(Compl., ¶ 12). As a result, Plaintiff filed the instant Complaint against DSP, LLC and McDonald, alleging violations of 47 U.S.C. § 605 et seq. and 47 U.S.C. § 553 et seq., as well as a state law conversion claim. (ECF No. 32).

In his Motion to Dismiss as a Party, McDonald fails to indicate whether his motion is brought pursuant to Federal Rules of Civil Procedure Rule 12(b)(6), or Rule 21. ( See McDonald's Motion to Dismiss, ¶ 4). As explained below, the Court finds that McDonald's motion fails under either analysis.

DISCUSSION

I. McDonald Fails To Establish Improper Joinder

McDonald's request for dismissal from Plaintiff's Complaint cites Federal Rules of Civil Procedure Rule 21 as establishing the Court's authority to dismiss individuals from a lawsuit. (Defendant David McDonald's Memorandum in Support of his Motion to Dismiss as a Party (hereinafter "McDonald's Memo in Support"), ¶ 4). His argument for dismissal from the lawsuit, however, is based entirely on the theory that Plaintiff cannot state a claim against him because it fails to allege facts sufficient to pierce the corporate veil between DSP, LLC and McDonald. ( Id., ¶¶ 2, 3). As a result, McDonald's motion reads as one to dismiss for failure to state a claim, rather than for improper joinder.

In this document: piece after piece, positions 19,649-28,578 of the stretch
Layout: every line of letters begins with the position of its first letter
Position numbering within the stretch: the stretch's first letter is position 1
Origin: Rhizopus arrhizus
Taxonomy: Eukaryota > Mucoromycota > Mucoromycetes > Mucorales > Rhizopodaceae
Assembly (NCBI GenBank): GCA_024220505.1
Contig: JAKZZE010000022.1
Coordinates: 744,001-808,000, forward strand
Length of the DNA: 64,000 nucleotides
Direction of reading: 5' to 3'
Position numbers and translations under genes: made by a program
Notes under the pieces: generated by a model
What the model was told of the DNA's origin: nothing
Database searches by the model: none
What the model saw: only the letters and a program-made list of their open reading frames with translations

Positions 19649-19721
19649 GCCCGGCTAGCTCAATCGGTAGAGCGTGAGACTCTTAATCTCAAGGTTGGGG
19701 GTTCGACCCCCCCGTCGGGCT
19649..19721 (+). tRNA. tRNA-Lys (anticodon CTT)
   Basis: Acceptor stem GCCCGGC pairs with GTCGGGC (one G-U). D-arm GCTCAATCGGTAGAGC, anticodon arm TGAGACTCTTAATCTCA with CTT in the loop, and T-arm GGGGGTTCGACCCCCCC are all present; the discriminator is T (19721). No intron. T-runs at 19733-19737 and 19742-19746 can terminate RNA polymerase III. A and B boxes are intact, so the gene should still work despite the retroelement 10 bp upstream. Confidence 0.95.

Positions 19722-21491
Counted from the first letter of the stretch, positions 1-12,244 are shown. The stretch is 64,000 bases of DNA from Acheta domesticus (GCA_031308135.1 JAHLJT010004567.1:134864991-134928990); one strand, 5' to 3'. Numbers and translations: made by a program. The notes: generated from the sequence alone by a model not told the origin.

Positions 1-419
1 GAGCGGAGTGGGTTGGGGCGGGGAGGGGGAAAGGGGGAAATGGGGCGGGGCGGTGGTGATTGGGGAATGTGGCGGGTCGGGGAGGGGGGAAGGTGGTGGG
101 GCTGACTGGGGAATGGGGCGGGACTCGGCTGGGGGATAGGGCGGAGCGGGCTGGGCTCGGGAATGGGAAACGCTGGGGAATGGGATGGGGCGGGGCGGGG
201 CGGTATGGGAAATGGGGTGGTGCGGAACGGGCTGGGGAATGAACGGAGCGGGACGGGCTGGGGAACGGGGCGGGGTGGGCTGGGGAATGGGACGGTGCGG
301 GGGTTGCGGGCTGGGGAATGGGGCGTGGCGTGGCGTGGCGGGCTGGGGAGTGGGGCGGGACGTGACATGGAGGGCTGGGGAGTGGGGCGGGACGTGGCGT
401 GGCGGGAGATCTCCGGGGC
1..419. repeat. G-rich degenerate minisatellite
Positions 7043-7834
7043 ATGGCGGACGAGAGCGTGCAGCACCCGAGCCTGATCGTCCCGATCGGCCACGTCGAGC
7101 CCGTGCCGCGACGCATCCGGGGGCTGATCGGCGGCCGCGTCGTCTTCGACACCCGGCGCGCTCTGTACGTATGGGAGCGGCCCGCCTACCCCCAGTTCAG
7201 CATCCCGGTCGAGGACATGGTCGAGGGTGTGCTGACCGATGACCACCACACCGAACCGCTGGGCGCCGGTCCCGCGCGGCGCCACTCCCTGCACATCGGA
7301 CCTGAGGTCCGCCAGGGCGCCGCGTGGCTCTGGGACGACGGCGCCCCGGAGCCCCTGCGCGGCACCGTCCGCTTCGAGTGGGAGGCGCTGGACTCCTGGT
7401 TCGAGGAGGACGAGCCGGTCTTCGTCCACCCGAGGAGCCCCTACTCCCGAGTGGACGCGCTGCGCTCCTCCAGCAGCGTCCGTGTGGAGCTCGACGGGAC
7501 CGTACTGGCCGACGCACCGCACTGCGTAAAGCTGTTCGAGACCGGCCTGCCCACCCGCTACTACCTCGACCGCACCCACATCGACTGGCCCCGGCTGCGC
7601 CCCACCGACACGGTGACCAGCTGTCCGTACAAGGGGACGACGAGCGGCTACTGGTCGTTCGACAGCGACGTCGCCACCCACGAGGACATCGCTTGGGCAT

In any event, the Court finds McDonald was properly joined in this action pursuant to the Federal Rules of Civil Procedure governing permissive joinder. See Fed.R.Civ.P. 20(a)(2) (joinder of parties as defendants is proper if the right to relief asserted against them arises "out of the same transaction, occurrence, or series of transactions or occurrences; and any question of law or fact common to all defendants will arise in the action."). District courts have discretion to determine whether joinder is appropriate, and their analysis is performed on a case by case basis. See Mosley v. General Motors Corp., 497 F.2d 1330, 1332-1333 (8th Cir. 1974). The purpose of permissive joinder is to "promote trial convenience and expedite the final determination of disputes, thereby preventing multiple lawsuits." Id. at 1332.